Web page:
Who were the Hindu myth-makers?
Traditionally, the compiler of the Vedas, the Puranas, and the Mahabharata was Vyasa, or Veda Vyasa. As he would have had to live for more than a thousand years to accomplish this task, we can assume that Vyasa is a generic name for all those hearers of sruti, the divine texts. In a sense, then, Vyasa is the representative of a whole class of hearers known by various terms: rishis, seers, sages, yogis, priests, brahmins, gurus. Among the best known of the ancient seers were the Seven Sages, the Saptarishis or Maharishis, whose yogic power gave them particular insight. A whole mythology is attached to Vyasa.
Vyasa is said to have been born of the brahmin Parashara and the famous fisher-woman Satyavati. Satyavati had been born of a fish, rejected by a king because of her smell, and impregnated by the Brahmin Parashara. After the lovemaking, the child Vyasa was immediately born and his mother’s virginity restored, establishing her as a member of the large group of miraculous birth-givers to mythological heroes. Because his complexion was dark (krishna) and he was born on an island (dvaipa), he was also known as Vyasa Krishna Dvaipayana. Vyasa was the progenitor of the two families who struggle against each other in the Mahabharata. A popular legend has it that Vyasa dictated the events of the epic to the elephant-headed god Ganesha, who wrote it down with one of his tusks.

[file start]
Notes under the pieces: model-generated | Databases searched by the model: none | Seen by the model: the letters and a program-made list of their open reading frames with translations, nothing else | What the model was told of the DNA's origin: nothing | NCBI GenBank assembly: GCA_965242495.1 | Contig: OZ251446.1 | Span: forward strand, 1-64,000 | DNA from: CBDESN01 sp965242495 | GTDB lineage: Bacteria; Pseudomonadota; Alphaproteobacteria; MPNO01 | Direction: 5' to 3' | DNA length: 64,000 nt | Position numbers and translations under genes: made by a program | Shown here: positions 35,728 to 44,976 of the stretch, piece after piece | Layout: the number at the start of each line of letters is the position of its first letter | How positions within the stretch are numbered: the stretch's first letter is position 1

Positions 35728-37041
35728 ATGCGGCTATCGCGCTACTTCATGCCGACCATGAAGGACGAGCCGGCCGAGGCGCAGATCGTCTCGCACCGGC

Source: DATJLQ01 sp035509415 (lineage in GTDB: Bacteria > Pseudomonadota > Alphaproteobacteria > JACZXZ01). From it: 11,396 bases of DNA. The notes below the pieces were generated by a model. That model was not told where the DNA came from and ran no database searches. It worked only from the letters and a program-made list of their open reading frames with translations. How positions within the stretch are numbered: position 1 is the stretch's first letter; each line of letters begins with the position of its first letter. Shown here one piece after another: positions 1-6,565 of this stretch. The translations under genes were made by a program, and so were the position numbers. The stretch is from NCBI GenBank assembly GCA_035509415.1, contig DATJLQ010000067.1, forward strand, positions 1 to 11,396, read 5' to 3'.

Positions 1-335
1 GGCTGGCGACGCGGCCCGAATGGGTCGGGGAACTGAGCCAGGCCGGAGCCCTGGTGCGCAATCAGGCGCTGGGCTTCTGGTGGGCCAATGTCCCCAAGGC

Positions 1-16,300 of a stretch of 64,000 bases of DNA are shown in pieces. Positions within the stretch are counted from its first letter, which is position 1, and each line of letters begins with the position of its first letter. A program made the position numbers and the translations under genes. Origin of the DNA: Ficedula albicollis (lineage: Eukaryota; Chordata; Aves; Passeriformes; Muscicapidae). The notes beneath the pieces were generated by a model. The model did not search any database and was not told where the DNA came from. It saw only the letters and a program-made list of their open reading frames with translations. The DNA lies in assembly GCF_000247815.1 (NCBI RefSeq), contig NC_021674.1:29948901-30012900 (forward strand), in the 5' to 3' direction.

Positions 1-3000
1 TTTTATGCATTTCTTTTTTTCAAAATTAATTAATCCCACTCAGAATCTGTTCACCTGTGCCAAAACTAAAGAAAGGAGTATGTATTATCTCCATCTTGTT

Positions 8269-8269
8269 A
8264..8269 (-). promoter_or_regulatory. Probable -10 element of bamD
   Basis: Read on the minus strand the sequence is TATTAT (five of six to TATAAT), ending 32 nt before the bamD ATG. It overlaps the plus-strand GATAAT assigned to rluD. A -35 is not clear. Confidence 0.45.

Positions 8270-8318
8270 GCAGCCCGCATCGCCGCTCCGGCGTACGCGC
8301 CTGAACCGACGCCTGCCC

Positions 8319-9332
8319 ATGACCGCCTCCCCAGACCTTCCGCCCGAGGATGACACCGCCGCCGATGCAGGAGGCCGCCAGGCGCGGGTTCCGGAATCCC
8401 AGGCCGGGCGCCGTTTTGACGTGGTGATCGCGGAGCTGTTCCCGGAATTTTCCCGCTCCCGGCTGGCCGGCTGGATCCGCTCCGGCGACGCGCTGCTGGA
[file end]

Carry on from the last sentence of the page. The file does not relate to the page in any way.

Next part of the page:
Whoever Vyasa was, his name can be seen as the collective name for the primary myth-makers of the remarkable cosmology, creation stories, pantheons, and heroes of Hindu mythology.
Another of the “Homers” of Hindu mythology was Valmiki, the legendary author of the epic, the Rāmāyana. It is said that Valmiki invented poetry; when deeply moved by the killing of a mating bird by a hunter, he broke into emotional poetic song.